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Image 1 of 4 FILE- This Nov. 6, 2015, file photo shows a sign for TransCanada's Keystone pipeline facilities in Hardisty, Alberta, A Nebraska commission has approved an alternative Keystone XL route through the state, removing the last regulatory hurdle to the $8 billion oil pipeline project. The Nebraska Public Service Commission voted on the long-delayed project Monday, Nov. 20, 2017, though the decision could still be challenged in court. (Jeff McIntosh/The Canadian Press via AP, File) less FILE- This Nov. 6, 2015, file photo shows a sign for TransCanada's Keystone pipeline facilities in Hardisty, Alberta, A Nebraska commission has approved an alternative Keystone XL route through the state, ... more Photo: Jeff McIntosh, SUB Image 2 of 4 Pipe was stacked and ready in 2012 to become part of the Keystone pipeline in Oklahoma. Pipe was stacked and ready in 2012 to become part of the Keystone pipeline in Oklahoma. Photo: Sue Ogrocki, STF Image 3 of 4 Protesters object to Kinder Morgan's Trans Mountain Pipeline in Vancouver, British Columbia. Protesters object to Kinder Morgan's Trans Mountain Pipeline in Vancouver, British Columbia. Photo: Darryl Dyck, SUB Image 4 of 4 This aerial photo shows a tar sands mine facility near Fort McMurray, in Alberta, Canada. Without pipeline access to Canadian ports, nearly all the country's crude is sold in the United States, much of it heading to Gulf Coast refineries. (AP Photo/The Canadian Press, Jeff McIntosh) less This aerial photo shows a tar sands mine facility near Fort McMurray, in Alberta, Canada. Without pipeline access to Canadian ports, nearly all the country's crude is sold in the United States, much of it ... more Photo: Jeff McIntosh, SUB Canada's oil industry remains tethered to the U.S. 1 / 4 Back to Gallery

Here is one thing Keystone XL won't do for Canada: wean the country's oil industry off its dependence on the U.S.

While approval of the project in Nebraska was welcomed by Alberta and its producers, it came also as a reminder that Canada hasn't been able to clear two crucial pipeline projects on its own soil to ship crude to foreign markets from its own ports. Kinder Morgan's Trans Mountain expansion to British Columbia's Pacific Coast remains mired in regulatory delays and legal challenges even after gaining federal approval last year. The decision in Nebraska also came after another project of Keystone developer TransCanada, the Energy East project was canceled last month amid fierce opposition from Quebec.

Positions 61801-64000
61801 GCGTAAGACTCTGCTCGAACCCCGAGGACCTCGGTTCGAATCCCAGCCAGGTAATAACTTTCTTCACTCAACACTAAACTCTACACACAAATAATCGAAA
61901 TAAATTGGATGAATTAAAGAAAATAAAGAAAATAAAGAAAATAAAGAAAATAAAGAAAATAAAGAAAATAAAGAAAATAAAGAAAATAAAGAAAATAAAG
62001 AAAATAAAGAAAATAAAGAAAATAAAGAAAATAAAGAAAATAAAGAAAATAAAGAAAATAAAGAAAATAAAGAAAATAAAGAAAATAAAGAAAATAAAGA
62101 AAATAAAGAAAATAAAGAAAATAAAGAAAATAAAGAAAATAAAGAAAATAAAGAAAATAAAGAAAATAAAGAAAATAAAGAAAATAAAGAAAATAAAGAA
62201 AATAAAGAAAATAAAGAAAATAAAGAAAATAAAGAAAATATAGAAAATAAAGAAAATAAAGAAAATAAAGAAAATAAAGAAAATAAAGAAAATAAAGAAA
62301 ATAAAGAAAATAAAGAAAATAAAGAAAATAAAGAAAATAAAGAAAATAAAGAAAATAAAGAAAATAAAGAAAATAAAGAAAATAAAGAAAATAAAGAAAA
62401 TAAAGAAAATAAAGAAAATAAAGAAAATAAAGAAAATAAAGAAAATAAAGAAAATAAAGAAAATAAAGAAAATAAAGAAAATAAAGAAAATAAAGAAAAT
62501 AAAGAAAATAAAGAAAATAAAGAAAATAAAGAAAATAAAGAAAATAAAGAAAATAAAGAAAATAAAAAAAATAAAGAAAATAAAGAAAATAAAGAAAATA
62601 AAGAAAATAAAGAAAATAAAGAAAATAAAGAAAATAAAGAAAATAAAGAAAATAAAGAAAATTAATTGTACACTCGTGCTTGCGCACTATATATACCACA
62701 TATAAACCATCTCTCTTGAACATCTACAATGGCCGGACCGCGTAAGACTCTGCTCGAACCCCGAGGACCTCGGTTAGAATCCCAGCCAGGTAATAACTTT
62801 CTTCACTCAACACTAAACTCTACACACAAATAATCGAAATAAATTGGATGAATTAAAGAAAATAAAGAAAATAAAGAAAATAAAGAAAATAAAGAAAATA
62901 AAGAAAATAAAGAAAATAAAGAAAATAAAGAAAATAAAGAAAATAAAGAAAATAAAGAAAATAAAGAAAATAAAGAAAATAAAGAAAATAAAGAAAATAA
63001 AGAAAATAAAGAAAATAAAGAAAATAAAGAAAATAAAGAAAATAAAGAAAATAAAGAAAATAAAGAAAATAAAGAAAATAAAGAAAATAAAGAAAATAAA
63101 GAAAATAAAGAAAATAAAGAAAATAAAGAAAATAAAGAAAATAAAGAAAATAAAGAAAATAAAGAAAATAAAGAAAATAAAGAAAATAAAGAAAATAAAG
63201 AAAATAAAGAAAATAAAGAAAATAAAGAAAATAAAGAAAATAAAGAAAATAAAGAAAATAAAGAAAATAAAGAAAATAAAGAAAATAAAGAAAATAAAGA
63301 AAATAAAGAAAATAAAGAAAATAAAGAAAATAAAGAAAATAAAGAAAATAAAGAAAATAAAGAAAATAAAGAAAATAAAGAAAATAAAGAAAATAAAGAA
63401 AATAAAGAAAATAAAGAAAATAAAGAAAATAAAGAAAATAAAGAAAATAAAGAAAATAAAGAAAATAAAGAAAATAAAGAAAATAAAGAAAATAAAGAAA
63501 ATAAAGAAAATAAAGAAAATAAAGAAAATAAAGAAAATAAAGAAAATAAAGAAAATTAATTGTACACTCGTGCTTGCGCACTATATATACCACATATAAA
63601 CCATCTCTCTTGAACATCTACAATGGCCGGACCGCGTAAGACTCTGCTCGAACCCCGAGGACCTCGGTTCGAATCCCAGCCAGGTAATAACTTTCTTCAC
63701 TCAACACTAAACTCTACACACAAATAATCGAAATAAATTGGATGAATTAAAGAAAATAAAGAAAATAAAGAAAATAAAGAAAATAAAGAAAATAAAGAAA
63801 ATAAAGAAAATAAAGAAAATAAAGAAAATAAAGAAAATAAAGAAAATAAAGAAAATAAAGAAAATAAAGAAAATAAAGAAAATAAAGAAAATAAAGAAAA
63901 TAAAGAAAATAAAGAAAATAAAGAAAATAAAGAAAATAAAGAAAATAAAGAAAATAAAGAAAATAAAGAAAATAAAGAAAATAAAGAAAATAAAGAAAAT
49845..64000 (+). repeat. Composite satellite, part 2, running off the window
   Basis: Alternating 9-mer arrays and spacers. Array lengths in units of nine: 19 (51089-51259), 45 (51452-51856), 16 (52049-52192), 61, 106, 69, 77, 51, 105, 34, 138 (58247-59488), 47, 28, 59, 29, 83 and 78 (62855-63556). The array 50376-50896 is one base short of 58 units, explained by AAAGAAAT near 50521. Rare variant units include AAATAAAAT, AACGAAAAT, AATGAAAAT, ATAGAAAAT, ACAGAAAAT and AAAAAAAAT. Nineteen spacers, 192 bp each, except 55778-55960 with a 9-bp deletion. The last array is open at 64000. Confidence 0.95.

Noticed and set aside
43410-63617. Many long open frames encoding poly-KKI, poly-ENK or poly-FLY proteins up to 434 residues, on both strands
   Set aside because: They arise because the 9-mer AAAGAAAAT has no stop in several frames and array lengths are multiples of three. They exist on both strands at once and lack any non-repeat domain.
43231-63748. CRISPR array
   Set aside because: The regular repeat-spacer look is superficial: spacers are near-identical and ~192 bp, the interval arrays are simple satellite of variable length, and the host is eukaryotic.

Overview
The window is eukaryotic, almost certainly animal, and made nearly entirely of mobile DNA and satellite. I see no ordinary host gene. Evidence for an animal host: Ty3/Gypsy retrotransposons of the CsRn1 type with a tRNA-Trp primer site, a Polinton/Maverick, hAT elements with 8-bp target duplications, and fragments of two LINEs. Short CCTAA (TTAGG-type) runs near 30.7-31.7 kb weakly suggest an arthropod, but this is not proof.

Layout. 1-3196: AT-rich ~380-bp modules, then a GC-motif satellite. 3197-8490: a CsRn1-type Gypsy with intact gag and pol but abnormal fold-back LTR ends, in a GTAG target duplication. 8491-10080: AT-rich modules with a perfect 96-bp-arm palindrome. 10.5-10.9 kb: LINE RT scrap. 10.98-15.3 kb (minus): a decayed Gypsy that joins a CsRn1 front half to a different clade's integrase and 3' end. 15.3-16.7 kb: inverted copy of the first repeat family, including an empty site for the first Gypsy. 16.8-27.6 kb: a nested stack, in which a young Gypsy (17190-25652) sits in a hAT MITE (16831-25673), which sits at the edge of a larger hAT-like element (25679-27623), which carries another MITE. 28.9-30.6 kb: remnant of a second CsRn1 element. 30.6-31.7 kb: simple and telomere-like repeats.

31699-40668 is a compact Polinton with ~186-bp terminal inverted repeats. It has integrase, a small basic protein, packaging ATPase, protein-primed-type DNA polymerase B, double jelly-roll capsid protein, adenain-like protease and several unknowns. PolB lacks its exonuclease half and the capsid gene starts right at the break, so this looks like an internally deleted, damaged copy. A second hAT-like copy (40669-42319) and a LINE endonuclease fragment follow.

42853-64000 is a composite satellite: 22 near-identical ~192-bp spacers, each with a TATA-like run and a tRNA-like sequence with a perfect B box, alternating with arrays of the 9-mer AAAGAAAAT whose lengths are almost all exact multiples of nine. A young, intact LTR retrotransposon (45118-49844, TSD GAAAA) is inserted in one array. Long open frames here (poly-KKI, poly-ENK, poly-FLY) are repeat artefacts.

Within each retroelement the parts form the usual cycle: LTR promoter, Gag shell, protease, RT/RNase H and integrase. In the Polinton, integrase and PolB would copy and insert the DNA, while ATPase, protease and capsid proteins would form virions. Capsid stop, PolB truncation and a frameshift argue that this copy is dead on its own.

The Energy East project would have linked Western Canadian producers to the Atlantic Coast,

If the Keystone XL gets built, the pipeline will tie Canadian oil producers to the United States, where much of their heavy crude is processed by Gulf Coast refiners. The U.S. has become a "monopoly buyer" of Alberta's oil, Alberta Premier Rachel Notley said at a recent speech in Toronto.

Canada sent 99 percent of its crude exports to the U.S. last year with the remainder mostly going to the United Kingdom, Italy and Spain from oil platforms off Newfoundland and Labrador, Statistics Canada data show.

While the existing 300,000-barrel-a-day Trans Mountain line is the only export pipeline that connects to a Canadian port, nearly all of the crude it carries supplies refineries in Washington state.

New markets

Another project that's set to send more Canadian crude to the U.S. is Enbridge's replacement and expansion of Line 3, which runs from Alberta to Superior, Wis. While construction is still awaiting the go-ahead from Minnesota, Enbridge CEO Al Monaco said in September that the company is confident approval will be granted.

Meanwhile, a plan to expand Trans Mountain to 800,000 barrels a day by December 2019 could be delayed by nine months, Kinder Morgan warned last month.

On Oct. 26, the Houston pipeline company asked the National Energy Board for permission to start work as the company waited permits from the city of Burnaby, British Columbia, the end point of the line in Canada and a center of opposition to the project.

Access to Asia

While Keystone XL would likely increase the price for Canadian crude by allowing more volumes to reach the Gulf Coast, Trans Mountain would have the added benefit of opening access to customers in Asia, said Mike Walls, a Boulder, Colo.-based crude oil analyst at Genscape.

Heavy Western Canadian Select crude, the benchmark for the oil sands, would trade at a discount of less than $10 a barrel to West Texas Intermediate futures from almost $16 a barrel currently after Keystone XL and Trans Mountain start operating, according to Walls.

Western Canadian crude's discount has widened over the past two months as pipelines out of Western Canada fill up and new oil sands production enters the market. The bigger discount is necessary to offset the higher costs of shipment crude by rail.

"Trans Mountain is mission critical for Canada," said Tim Pickering, chief investment officer at Auspice Capital Advisors Ltd.


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Source : http://www.chron.com/business/article/Canada-s-oil-industry-remains-tethered-to-the-U-S-12382622.php

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